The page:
The processing of war crimes at the state level in Bosnia and Herzegovina (BiH) was criticized by international experts after these cases have been worked on for more than ten years. Their conclusion is that only low-ranking perpetrators are being processed, indictments are often “fragmented” and sent back multiple times for corrections, there is inconsistency regarding the legal qualifications of local law officials, and there are problems with the application of protection measures for witnesses.
It all started in May of last year, after the OSCE Mission to Bosnia and Herzegovina, with the support of the chief prosecutor of the International Criminal Tribunal for the former Yugoslavia (ICTY), asked for an analysis related to how war crimes are being processed.
Judge Joanna Korner from Great Britain was chosen to conduct the analysis. Her experience includes work as a senior prosecutor in the ICTY’s Office of the Prosecutor.
After contacting the Court and Prosecutor’s Office of BiH to acquire the necessary information, problems with chief prosecutor Goran Salihović surfaced. In August of 2015, he stated that the Office could not grant the request for information as it would violate the principles of confidentiality and impartiality, that is, the right to a fair trial. He also stated that it would constitute a violation of the rights of both the witnesses and the suspects.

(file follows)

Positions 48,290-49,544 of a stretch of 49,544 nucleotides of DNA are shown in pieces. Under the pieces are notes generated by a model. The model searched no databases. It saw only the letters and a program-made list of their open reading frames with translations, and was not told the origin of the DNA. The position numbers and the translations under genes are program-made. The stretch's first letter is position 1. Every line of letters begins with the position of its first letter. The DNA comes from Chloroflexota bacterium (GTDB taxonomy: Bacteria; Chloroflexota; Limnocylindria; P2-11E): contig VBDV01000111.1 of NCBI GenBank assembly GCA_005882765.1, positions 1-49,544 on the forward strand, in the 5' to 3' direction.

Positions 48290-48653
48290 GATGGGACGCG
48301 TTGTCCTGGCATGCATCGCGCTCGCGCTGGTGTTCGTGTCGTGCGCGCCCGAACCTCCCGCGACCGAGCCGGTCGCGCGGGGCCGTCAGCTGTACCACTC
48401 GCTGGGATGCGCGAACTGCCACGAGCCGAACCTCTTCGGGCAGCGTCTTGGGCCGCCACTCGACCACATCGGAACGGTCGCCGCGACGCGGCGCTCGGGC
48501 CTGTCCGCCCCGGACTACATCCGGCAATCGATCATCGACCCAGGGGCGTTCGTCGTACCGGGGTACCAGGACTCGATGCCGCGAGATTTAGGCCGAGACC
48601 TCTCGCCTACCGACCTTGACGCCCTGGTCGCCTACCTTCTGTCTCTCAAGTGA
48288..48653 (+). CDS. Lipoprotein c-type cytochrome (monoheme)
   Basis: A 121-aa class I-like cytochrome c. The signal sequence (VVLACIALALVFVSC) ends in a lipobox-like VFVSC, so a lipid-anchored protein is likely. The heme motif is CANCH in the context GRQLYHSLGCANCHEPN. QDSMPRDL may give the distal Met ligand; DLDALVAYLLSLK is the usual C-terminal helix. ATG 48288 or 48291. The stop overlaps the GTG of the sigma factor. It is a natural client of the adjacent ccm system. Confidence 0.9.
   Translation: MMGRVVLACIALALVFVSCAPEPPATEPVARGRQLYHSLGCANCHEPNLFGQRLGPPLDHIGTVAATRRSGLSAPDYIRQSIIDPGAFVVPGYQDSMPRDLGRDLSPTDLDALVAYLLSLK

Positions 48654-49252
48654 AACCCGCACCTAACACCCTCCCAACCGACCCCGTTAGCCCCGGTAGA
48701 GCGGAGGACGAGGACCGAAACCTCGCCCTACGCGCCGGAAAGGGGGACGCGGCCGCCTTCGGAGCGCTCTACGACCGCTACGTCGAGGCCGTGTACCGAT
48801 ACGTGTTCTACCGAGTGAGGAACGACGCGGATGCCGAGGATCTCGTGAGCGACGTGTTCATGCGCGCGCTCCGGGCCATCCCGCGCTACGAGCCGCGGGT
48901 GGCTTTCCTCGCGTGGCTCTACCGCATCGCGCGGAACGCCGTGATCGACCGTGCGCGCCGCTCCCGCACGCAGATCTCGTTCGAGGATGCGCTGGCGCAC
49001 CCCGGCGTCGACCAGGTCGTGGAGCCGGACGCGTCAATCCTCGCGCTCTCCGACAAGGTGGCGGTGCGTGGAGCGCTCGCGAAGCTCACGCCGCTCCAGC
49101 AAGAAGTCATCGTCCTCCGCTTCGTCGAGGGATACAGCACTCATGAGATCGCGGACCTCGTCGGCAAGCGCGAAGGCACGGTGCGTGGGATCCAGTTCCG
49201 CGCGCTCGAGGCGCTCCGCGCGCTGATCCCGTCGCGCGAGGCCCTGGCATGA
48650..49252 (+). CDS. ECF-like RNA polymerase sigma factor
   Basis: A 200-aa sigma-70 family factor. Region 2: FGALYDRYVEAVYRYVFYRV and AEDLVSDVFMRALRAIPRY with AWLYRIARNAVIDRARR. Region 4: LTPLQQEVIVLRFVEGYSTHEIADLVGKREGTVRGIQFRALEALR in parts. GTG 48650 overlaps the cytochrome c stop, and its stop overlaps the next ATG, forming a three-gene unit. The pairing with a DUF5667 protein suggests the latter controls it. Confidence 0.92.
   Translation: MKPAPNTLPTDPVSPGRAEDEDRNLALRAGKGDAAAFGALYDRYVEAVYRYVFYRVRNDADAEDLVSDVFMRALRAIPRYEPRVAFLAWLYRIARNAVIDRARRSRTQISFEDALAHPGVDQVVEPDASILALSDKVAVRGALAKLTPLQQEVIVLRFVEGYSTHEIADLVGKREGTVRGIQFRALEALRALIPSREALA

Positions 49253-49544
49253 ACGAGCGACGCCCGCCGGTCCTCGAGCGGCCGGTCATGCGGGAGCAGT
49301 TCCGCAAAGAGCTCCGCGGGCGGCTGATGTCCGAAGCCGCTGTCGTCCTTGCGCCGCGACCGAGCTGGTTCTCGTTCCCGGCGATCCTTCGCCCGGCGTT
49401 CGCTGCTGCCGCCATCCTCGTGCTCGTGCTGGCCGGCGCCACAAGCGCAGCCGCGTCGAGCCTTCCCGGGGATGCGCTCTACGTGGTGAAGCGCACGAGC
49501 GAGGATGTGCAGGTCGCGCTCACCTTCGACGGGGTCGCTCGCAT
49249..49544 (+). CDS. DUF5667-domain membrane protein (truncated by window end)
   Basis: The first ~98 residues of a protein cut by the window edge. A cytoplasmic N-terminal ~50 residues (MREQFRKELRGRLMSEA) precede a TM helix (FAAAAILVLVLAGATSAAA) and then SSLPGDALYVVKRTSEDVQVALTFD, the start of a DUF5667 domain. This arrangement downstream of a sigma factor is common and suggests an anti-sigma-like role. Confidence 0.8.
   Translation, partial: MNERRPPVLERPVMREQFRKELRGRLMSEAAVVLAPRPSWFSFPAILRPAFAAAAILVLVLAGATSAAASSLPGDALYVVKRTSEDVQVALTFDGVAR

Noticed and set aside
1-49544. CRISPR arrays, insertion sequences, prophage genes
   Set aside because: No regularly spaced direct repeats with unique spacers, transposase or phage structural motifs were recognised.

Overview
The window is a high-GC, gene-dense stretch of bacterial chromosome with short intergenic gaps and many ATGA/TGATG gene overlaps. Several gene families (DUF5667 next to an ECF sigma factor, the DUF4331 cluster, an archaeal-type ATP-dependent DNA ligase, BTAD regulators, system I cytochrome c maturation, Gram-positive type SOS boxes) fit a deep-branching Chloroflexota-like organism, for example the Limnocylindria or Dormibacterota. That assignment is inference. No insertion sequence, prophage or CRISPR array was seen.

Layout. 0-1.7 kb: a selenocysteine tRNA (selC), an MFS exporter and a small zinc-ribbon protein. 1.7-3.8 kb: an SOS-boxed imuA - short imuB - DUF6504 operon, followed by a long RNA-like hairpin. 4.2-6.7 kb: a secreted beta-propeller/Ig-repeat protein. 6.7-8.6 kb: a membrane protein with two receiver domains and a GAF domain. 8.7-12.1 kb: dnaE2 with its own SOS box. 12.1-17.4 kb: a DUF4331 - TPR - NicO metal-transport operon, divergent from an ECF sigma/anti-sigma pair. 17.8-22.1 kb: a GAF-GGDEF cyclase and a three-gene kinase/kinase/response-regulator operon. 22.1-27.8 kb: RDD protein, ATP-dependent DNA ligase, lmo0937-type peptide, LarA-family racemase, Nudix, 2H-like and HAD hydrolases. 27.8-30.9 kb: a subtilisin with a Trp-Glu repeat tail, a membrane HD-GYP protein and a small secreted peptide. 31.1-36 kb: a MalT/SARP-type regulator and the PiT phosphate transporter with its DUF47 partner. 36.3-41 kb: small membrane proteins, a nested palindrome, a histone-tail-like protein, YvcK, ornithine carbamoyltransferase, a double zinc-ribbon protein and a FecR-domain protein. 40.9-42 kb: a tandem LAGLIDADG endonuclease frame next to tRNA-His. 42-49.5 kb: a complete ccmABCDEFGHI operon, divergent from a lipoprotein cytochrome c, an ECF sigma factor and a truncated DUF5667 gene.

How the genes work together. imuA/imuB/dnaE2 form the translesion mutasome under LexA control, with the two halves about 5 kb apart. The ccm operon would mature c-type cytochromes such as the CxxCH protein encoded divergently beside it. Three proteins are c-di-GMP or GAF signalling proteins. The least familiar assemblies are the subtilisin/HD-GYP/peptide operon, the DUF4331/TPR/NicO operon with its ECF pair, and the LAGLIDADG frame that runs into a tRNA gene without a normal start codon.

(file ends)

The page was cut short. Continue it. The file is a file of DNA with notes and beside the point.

Despite attempts to change his attitude, Salihović did not concede. In early September 2015, the High Judicial and Prosecutorial Council (VSTV) granted the OSCE Mission access to the Prosecutor’s documents pertaining to war crimes. “In the case one declines to follow the recommendations, the possibility of starting disciplinary proceedings exists,” the memo by VSTV president Milan Tegeltija stated.
Judge Korner met with several prosecutors and judges, and, based on these interactions along with the documents that were provided, she conducted the analysis, which was published by the OSCE in June of this year.
The analysis contains recommendations for processing war crimes, but also criticizes the work of the Prosecutor’s Office of BiH, as well as its chief prosecutor Salihović.
Korner concluded that the quality of indictments is in decline. After talking to judges from the Court of BiH, she learned that it was able to confirm that of the total number of indictments issued only 39% were not returned to the Prosecutor’s Office for corrections. It was also stated that the Court entirely rejected four indictments, one of them for formal reasons, and the remaining three for lack of grounded suspicion that the suspect committed the acts he had been charged with. According to Judge Korner’s report, the Court of BiH has returned 42 indictments for corrections over the course of a year and a half, some of which have been sent back multiple times.